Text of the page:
To read this content please select one of the options below:

Customer captivity, negative word of mouth and well-being: a mixed-methods study

Olivier Furrer (Department of Management, University of Fribourg, Fribourg, Switzerland)
Jie Yu Kerguignas (Department of Management, University of Fribourg, Switzerland, and École hôtelière de Lausanne, HES-SO University of Applied Sciences and Arts Western Switzerland, Switzerland)
Mikèle Landry (Department of Management, University of Fribourg, Fribourg, Switzerland)

Journal of Services Marketing

ISSN: 0887-6045

Article publication date: 17 August 2021

Issue publication date: 6 October 2021




When customers feel that they have no choice but to stay with their current provider to obtain a service that they need, they feel captive. This study aims to investigate customer captivity as a type of vulnerability and evaluate its effects on customers’ service evaluation and word-of-mouth (WOM) behavior, as well as to identify solutions that reduce customers’ feelings of captivity and improve their well-being.


This sequential, quantitative–qualitative, mixed-methods study draws from a survey of 1,017 customers and a qualitative analysis of 20 in-depth semi-structured interviews. Moderated mediation analysis is used to test the quantitative hypotheses; a thematic analysis explores the qualitative data.


The results of the quantitative study show that captivity emotions and price unfairness perceptions are two manifestations of customer captivity, which directly and indirectly affect service evaluations and WOM behavior. The findings of the qualitative study highlight how captive customers use emotional support-seeking negative word-of-mouth (NWOM) as a solution to reduce their captivity emotions and improve their well-being, by reinforcing their social ties and regaining a sense of control.

Research limitations/implications

This study advances transformative service research by demonstrating how captivity affects customers’ well-being and customer vulnerability literature by investigating captivity as a type of vulnerability. It contributes to service marketing literature by identifying customer captivity as a boundary condition for generic service evaluation models.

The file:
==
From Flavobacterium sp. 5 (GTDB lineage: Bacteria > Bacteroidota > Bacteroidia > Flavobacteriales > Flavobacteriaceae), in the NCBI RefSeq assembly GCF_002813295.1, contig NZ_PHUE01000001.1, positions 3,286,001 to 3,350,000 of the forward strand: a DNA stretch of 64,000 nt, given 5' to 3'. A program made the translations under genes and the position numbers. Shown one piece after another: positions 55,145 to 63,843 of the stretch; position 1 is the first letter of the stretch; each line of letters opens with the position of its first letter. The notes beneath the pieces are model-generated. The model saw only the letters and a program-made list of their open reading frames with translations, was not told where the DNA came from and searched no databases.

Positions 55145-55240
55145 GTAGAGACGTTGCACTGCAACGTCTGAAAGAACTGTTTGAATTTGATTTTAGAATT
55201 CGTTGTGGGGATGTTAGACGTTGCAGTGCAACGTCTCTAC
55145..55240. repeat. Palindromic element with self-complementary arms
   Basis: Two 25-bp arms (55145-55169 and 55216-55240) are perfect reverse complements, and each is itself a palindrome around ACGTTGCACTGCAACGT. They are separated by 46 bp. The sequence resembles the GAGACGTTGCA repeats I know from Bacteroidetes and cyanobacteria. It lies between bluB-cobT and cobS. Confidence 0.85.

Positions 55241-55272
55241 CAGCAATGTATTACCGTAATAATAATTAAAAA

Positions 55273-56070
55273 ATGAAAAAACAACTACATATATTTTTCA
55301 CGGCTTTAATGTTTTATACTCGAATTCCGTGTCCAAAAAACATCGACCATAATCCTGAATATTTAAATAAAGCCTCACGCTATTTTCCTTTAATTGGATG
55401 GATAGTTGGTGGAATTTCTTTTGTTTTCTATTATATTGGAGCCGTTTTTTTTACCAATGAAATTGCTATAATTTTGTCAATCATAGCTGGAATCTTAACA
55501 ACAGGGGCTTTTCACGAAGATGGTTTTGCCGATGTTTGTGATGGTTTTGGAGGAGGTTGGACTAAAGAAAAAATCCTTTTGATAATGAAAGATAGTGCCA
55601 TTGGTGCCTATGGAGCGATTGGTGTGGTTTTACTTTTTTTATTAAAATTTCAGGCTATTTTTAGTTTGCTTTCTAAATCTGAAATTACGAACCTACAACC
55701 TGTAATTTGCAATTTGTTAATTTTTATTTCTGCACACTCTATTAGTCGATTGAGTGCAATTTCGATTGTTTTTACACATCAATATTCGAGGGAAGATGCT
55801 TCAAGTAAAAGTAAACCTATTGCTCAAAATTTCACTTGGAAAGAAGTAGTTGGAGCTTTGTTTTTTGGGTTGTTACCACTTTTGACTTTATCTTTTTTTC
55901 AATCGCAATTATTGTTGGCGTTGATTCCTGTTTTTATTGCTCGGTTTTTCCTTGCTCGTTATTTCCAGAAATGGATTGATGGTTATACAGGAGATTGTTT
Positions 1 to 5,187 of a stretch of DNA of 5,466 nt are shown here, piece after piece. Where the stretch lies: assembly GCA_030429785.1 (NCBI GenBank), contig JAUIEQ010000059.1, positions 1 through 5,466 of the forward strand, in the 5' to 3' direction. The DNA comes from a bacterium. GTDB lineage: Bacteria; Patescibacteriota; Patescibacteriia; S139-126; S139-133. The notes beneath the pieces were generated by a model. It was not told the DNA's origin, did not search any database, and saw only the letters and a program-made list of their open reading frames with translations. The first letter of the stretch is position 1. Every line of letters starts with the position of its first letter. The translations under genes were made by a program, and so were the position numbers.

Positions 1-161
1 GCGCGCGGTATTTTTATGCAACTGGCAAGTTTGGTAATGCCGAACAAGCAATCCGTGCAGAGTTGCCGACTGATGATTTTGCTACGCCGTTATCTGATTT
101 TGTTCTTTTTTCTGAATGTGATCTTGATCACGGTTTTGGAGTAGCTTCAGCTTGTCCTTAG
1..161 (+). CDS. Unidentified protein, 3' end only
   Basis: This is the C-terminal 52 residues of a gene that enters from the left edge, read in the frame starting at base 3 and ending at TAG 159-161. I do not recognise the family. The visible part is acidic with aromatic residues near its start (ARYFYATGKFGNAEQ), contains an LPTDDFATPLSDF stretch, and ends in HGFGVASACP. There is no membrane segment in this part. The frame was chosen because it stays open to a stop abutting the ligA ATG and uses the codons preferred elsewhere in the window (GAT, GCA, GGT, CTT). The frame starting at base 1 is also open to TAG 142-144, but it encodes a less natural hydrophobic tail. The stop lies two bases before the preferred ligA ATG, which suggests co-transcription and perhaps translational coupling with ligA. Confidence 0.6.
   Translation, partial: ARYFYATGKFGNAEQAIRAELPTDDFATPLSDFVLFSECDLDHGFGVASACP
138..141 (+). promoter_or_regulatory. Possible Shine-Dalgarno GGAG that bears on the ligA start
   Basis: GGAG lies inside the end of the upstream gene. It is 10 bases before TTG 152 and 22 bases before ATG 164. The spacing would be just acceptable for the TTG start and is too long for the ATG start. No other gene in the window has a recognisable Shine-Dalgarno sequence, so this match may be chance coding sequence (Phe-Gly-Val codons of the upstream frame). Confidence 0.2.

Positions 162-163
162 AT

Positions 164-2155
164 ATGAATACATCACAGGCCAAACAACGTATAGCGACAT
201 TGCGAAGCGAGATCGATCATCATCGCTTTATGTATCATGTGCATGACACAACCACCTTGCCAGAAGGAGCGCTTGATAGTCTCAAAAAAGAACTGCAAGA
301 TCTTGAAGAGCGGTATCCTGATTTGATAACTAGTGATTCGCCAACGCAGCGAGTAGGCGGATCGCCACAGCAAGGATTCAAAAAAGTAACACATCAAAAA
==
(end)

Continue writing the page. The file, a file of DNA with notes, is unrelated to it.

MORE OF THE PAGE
Practical implications

Captive customers seek emotional support and consequently spread NWOM. Therefore, it is critical for service providers to reduce customers’ captivity feelings and implement adequate solutions to prevent NWOM and decrease the risk of negative impacts on their profitability.


Any customer can become vulnerable, due to contextual circumstances. This study focuses on customer captivity as a type of vulnerability and proposes adapted solutions to improve customers’ well-being.



The authors would like to acknowledge the financial support of the ServiceLab foundation and thank Cindy Auderset and Thibaud Salamin for their help with data collection.


Furrer, O., Yu Kerguignas, J. and Landry, M. (2021), "Customer captivity, negative word of mouth and well-being: a mixed-methods study", Journal of Services Marketing, Vol. 35 No. 6, pp. 755-773.



Emerald Publishing Limited

Copyright © 2021, Emerald Publishing Limited

Related articles